The 2019 edition of the SQSP, that took place at the Université de Montréal, offered an opportunity for many Chair members to present their research. Many students took part in the workshop “Les défis de la démocratie électorale: le comportement électoral dans un contexte de volatilité”, that Ruth Dassonneville co-organised with Valérie-Anne Mahéo.
Here is a summary of the projects presented by the chair researchers during the conference.
Phillipe Mongrain gave a presentation on how Canadians trust the media. His research aimed to know if trust in the media in Canada follows the same downward trend as in other comparable countries. The data presented did not confirm this claim, but actually showed that Canadians trust the media a little more. Phillippe Mongrain also studied the individual-level factors that could affect trust in the media such as political cynicism and ideology.
Alexandra Jabbour presented an on-going research project about partisanship in the United-States. She contributes to the debate on the long-term versus short-term character of partisanship by studying whether multiple preferences changes can cause a change in partisanship. The research is valuable because many previous studies focused on studying the effects of single preference changes. Alexandra Jabbour is also considering to eventually add other countries to her analysis.
Semih Cakir presented a research paper about partisanship instability and in the UK. Using panel data that were collected between 2014 and 2018, Semih Cakir shows that the 2015 election significantly strengthened partisan affiliations, while the same does not hold for the Brexit referendum or the 2017 snap election. Furthermore, Semih finds that about 20% of very strong partisans have changed affiliation during the period studied. These findings suggest, according to Semih Cakir, that more research is needed to look into the exogenous and enduring nature of the concept.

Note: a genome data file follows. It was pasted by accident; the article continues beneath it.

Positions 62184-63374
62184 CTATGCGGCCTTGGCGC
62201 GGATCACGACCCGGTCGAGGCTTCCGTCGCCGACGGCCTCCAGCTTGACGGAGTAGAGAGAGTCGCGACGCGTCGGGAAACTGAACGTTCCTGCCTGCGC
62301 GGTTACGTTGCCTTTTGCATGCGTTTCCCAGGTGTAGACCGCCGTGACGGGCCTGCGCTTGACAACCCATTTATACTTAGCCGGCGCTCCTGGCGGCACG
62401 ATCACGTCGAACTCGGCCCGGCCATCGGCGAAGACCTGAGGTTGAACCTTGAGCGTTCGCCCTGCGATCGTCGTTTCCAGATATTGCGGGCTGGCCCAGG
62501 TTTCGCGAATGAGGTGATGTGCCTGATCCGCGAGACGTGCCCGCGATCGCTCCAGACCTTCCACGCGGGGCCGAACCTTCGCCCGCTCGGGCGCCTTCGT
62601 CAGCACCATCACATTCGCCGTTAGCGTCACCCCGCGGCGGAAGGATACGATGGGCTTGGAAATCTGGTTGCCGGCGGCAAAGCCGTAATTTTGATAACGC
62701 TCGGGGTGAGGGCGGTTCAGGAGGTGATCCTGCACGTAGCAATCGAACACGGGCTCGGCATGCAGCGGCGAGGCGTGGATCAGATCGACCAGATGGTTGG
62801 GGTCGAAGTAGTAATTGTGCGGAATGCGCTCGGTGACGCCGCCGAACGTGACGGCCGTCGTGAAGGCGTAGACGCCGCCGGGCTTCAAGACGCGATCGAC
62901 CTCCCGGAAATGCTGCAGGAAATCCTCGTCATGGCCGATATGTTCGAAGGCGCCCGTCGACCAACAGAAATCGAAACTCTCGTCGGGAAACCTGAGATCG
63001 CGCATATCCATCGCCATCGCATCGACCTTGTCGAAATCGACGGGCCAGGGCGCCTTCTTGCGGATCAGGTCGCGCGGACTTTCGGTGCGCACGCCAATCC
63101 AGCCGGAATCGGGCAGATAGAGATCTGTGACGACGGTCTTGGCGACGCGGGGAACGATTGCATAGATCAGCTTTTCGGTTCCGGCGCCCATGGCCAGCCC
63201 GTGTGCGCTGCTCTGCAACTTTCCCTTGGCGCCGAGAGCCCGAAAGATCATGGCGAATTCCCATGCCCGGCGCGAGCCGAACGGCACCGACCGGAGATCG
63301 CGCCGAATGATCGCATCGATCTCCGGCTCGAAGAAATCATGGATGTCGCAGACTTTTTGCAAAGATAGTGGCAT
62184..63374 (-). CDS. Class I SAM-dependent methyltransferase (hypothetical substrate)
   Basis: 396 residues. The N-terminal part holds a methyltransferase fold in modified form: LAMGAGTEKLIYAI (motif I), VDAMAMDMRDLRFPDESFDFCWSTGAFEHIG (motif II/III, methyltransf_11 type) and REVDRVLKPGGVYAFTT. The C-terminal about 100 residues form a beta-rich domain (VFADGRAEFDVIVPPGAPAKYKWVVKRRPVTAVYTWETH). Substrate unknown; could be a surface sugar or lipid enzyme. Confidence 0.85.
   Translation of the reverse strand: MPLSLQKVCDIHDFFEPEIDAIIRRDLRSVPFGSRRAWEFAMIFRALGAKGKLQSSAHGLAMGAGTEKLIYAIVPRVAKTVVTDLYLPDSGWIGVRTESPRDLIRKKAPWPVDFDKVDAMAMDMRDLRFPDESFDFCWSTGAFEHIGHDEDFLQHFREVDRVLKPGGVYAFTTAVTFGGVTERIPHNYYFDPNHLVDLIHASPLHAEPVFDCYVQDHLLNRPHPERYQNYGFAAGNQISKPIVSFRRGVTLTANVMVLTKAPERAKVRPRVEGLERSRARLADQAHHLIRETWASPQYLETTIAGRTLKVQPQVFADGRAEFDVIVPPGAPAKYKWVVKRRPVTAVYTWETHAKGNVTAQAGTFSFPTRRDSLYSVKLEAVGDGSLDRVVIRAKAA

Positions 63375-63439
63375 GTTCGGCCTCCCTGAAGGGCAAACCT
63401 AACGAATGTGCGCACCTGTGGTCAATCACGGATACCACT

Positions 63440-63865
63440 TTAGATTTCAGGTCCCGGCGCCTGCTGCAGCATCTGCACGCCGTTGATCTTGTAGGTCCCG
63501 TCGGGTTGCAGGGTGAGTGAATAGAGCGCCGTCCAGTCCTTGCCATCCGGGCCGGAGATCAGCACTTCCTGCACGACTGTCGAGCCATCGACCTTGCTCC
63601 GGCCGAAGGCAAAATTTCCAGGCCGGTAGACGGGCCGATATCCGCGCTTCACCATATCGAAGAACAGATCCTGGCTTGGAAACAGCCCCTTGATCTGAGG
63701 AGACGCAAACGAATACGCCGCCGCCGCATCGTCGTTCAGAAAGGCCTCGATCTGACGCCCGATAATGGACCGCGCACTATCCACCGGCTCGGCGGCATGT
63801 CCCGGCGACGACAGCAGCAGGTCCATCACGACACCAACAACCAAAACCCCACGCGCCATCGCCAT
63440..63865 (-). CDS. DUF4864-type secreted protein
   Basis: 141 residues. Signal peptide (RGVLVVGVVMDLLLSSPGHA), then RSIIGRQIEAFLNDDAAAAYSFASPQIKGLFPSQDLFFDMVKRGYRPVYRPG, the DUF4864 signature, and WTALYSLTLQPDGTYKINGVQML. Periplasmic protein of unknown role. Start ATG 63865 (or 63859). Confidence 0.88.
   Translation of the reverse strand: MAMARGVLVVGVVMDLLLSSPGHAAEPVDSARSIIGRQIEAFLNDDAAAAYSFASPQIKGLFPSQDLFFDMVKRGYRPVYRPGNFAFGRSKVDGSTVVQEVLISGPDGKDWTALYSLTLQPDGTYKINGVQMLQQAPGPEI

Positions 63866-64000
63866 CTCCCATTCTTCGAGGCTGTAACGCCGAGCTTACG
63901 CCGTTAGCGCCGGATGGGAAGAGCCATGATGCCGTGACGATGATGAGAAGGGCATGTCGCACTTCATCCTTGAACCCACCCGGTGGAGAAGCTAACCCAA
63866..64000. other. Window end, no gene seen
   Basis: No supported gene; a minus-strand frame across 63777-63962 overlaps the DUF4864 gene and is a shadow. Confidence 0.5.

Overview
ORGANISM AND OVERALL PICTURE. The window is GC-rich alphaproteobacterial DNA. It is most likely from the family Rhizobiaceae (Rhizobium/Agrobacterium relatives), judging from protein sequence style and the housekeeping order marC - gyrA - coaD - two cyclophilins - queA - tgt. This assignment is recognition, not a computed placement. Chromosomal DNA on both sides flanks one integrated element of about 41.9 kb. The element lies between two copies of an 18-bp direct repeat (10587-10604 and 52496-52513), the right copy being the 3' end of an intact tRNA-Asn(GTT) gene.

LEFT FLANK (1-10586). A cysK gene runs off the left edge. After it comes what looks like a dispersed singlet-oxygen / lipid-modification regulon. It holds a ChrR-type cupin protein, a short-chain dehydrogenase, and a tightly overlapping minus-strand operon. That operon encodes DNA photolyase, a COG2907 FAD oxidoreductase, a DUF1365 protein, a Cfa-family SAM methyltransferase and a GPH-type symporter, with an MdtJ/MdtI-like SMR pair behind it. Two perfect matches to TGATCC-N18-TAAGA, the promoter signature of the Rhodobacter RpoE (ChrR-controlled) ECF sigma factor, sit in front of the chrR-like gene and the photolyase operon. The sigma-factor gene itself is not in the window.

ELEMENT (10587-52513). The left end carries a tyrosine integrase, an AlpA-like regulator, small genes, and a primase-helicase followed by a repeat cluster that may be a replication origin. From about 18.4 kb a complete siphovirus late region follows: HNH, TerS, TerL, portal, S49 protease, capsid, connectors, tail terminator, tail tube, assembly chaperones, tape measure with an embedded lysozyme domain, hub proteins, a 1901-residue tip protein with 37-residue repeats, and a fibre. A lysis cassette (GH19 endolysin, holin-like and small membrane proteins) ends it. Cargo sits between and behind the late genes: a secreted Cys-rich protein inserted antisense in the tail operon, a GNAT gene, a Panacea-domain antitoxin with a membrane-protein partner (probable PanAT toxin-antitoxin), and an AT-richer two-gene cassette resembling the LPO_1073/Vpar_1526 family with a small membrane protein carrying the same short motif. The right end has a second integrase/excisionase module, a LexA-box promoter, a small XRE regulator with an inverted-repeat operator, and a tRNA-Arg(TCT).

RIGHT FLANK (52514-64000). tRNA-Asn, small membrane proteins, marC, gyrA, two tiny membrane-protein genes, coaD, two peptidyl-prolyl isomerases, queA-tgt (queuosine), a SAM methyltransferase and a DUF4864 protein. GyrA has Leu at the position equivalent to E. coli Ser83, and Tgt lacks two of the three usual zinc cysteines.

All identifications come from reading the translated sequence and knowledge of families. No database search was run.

Maxime Coulombe’s research presented at the congress tackles an old paradox posed by Anthony Downs which states that it’s irrational to go vote because it’s nearly impossible to be the deciding vote in an election. However, citizens living in democracy still go vote. Maxime Coulombe and his co-authors then investigate the role of social pressure for explaining turnout. They try to improve upon previous research on this topic by studying other countries than the United-States.
Finally, Fernando Feitosa presented a paper (co-authored with Emmanuel Heisbourg) that examines whether Latin-American citizens perceive their citizenship to be engaged-based or duty-based. The central argument in previous literature is that economic and democratic development should cause citizens to see their citizenship as engaged based. According to this postulate, this should be the case in Latin-America. However, Fernando Feitosa and his co-author do not find evidence of such a trend. Using the 2007 and 2015 Latinobarometers data, they show that duty-based citizenship is rising. This finding leads Fernando Feitosa and his co-author to question the evolutionary theory of citizenship norms.
This content has been updated on 6 June 2019 at 21 h 48 min.